Charlottesville activist groups and faith community members plan to host counter events Saturday in light of a Ku Klux Klan rally scheduled for that afternoon at Emancipation Park.
“The best repudiation of [the KKK] is to opt for another way of celebrating, mourning, arguing, testifying, witnessing, but not to confront and engage with them while doing those things,” Charlottesville City Mayor Mike Signer said.
The Loyal White Knights of the KKK plan to protest the removal of a statue of Confederate General Robert E. Lee from Emancipation Park, formerly Lee Park. In February, Charlottesville City Council voted 3-2 to remove the statue.
Signer said the KKK rally “absolutely” raises a concern for violence.
“The most important goal from our police chief on down has been don’t take the bait,” Signer said. “This group and other groups like them thrive on confrontation and controversy. They’re coming here because they want a twisted sort of celebrity, and they want to draw people into their assorted drama.”
Organizations from around the Charlottesville community, among them the Albemarle-Charlottesville NAACP and the Charlottesville Clergy Collective, will host events throughout the day in opposition to the rally.
Andrea Douglas, director of the Jefferson School African American Heritage Center, said the center is organizing a series of events for Saturday, collaborating with local businesses and non-profits.
One such event, Charlottesville, Who are we?, will have representatives from Black Lives Matter, Sin Barreras, Cville Pride and Cville Islamic Center. Douglas said the event seeks to foster a better understanding of Charlottesville’s diversity.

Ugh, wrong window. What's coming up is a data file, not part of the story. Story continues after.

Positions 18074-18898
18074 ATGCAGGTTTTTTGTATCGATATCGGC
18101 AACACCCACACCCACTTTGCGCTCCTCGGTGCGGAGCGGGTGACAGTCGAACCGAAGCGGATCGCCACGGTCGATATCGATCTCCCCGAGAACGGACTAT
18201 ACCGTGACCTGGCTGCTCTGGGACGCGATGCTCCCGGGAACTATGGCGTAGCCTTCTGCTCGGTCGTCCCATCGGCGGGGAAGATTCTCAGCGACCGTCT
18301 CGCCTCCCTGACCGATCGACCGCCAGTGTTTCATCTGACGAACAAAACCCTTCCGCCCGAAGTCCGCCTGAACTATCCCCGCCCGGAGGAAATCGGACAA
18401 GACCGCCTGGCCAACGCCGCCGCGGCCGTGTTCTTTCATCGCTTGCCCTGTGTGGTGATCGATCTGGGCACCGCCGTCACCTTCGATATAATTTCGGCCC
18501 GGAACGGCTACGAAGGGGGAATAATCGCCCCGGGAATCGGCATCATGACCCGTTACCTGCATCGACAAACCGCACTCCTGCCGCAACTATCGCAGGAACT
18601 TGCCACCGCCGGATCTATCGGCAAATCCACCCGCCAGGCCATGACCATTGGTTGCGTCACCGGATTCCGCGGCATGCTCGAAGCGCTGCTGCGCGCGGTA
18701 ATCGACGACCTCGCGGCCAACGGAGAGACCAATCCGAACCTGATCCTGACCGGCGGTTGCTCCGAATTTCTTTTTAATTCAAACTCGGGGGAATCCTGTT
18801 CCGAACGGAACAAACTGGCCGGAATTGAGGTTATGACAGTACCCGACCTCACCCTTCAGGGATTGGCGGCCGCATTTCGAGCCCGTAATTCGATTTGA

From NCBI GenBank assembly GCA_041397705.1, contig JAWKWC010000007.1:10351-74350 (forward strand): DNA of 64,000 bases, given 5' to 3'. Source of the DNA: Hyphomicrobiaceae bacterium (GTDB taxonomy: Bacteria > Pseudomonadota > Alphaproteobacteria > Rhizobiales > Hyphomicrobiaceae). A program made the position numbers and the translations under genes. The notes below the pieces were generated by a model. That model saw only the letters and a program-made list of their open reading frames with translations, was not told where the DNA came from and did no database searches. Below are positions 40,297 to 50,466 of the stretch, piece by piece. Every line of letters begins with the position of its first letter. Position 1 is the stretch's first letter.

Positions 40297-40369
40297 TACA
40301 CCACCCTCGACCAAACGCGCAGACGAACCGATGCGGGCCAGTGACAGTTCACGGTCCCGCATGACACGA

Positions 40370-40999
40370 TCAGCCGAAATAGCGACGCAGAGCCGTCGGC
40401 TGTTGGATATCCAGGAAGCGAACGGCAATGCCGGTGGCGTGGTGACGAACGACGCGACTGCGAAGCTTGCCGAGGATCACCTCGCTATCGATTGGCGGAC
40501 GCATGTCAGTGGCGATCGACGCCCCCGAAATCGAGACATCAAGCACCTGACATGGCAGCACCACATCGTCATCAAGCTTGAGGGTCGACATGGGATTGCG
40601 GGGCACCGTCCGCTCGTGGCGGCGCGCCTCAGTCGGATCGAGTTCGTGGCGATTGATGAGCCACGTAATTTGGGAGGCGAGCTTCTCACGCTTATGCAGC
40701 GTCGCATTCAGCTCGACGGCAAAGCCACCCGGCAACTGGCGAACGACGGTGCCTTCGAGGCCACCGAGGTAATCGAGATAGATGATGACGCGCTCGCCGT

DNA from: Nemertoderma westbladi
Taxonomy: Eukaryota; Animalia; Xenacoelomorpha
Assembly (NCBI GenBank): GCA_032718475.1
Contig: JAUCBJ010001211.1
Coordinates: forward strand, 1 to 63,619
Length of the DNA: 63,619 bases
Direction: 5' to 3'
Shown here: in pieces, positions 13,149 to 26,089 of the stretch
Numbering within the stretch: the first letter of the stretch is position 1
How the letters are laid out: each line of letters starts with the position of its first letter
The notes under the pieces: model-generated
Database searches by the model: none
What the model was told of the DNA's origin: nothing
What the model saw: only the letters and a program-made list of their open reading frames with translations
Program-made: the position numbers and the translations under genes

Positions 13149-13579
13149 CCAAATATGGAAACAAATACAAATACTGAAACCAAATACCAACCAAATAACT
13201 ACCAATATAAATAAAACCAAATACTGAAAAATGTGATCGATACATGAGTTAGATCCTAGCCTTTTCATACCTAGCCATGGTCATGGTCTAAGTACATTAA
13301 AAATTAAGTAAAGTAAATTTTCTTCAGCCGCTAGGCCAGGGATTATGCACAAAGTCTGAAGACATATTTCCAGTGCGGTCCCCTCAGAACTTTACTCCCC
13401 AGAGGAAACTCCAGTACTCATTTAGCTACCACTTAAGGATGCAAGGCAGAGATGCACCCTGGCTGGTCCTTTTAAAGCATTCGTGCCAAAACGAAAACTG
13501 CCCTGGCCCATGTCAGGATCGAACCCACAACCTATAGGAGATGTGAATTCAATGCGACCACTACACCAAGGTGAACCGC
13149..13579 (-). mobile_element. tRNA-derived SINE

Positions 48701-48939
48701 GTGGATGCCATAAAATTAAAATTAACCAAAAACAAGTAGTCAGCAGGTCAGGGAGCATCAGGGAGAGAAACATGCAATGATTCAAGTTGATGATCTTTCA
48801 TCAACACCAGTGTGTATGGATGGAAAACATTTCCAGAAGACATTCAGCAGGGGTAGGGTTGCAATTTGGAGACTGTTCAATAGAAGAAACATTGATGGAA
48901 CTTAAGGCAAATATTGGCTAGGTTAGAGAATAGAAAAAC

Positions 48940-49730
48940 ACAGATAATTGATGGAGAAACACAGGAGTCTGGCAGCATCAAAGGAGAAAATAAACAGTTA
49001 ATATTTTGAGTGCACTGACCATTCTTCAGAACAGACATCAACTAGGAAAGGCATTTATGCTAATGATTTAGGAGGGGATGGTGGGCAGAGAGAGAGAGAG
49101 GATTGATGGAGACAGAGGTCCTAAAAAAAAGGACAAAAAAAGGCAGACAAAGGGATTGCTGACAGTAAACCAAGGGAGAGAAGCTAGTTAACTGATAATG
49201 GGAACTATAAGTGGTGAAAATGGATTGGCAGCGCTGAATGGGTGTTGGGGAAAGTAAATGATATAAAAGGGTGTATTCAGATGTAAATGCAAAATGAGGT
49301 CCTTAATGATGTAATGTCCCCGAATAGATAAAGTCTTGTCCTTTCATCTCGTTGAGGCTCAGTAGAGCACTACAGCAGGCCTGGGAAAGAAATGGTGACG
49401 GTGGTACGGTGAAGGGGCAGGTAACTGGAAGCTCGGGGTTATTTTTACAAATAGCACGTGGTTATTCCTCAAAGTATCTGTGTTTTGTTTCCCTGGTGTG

“We’ve reached out to the Muslim community, LGBTQ community, African American community and Latino community,” Douglas said. “That is really about trying to create a better understanding and description of what Charlottesville looks like.”
The Jefferson School City Center will be hosting events Saturday morning, starting with Meditation in the JSCC Park.
“It’s being led by Common Grounds [and] Ebony Bugg,” Douglas said. “That is followed by two gospel choirs.”
Clemons Library will host a safe space in room 407 from 9 a.m. to 6 p.m. At 11:30 a.m., IX Art Park will be hosting The People’s Picnic: Coming Together for Community.
From 1:00 p.m. to 5:00 p.m., the Charlottesville Clergy Collective will hold a Hospitality Safe Space at First United Methodist Church, with refreshments, music and training for those planning to join witness at Justice Park.
Showing Up for Racial Justice Charlottesville will be hosting BlocKKKparty, a party-themed protest overlapping with the 3 p.m. KKK rally.
Mimi Arbeit, spokesperson for SURJ, said her organization planned BlocKKKparty as a way of standing up to “Klan terrorism” and white nationalism.
“This legacy of white supremacy is also reflected in the daily life of Charlottesville,” Arbeit said. “In confronting the Klan and in confronting the rise of white nationalism, we also must confront how white supremacy manifests in our city’s policies and practices.”
The NAACP will be hosting a rally at Jack Jouett Middle School from 2 p.m. to 5 p.m, while Unity C-ville will host a concert with multi-faith choirs at Sprint Pavilion at the same time. Into the night, there will be a Grits & Gravy Dance Party at the Jefferson Theater.
Signer said he’s “thrilled and proud” of the counter events.
“I’m very proud of the way that the community has come together and generated a very wide range of alternative events that will allow us to tell our story of being a welcoming, diverse and inclusive community and not let these outsiders tell the story for us,” he said.
A full list of events can be found at the Unity C-ville website.